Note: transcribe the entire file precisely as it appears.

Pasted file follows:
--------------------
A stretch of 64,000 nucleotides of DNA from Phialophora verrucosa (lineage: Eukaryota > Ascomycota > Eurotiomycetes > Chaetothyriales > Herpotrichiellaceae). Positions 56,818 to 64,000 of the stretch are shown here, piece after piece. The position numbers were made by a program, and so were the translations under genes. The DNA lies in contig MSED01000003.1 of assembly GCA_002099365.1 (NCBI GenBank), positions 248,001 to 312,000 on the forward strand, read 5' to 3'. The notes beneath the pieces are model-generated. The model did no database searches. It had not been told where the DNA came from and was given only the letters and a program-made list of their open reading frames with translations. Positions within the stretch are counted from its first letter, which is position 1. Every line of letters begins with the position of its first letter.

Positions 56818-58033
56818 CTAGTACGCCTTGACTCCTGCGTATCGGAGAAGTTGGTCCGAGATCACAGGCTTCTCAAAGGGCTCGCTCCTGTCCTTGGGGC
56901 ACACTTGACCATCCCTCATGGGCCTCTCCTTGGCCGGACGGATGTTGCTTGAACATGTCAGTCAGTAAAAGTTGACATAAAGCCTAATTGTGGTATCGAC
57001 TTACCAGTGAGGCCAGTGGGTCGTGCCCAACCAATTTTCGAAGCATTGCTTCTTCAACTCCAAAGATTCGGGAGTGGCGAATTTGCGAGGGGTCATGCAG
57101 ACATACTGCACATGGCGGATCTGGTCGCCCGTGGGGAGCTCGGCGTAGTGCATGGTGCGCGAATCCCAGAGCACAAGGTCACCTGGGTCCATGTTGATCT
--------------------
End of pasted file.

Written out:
A stretch of 64,000 nucleotides of DNA from Phialophora verrucosa (lineage: Eukaryota > Ascomycota > Eurotiomycetes > Chaetothyriales > Herpotrichiellaceae). Positions 56,818 to 64,000 of the stretch are shown here, piece after piece. The position numbers were made by a program, and so were the translations under genes. The DNA lies in contig MSED01000003.1 of assembly GCA_002099365.1 (NCBI GenBank), positions 248,001 to 312,000 on the forward strand, read 5' to 3'. The notes beneath the pieces are model-generated. The model did no database searches. It had not been told where the DNA came from and was given only the letters and a program-made list of their open reading frames with translations. Positions within the stretch are counted from its first letter, which is position 1. Every line of letters begins with the position of its first letter.

Positions 56818-58033
56818 CTAGTACGCCTTGACTCCTGCGTATCGGAGAAGTTGGTCCGAGATCACAGGCTTCTCAAAGGGCTCGCTCCTGTCCTTGGGGC
56901 ACACTTGACCATCCCTCATGGGCCTCTCCTTGGCCGGACGGATGTTGCTTGAACATGTCAGTCAGTAAAAGTTGACATAAAGCCTAATTGTGGTATCGAC
57001 TTACCAGTGAGGCCAGTGGGTCGTGCCCAACCAATTTTCGAAGCATTGCTTCTTCAACTCCAAAGATTCGGGAGTGGCGAATTTGCGAGGGGTCATGCAG
57101 ACATACTGCACATGGCGGATCTGGTCGCCCGTGGGGAGCTCGGCGTAGTGCATGGTGCGCGAATCCCAGAGCACAAGGTCACCTGGGTCCATGTTGATCT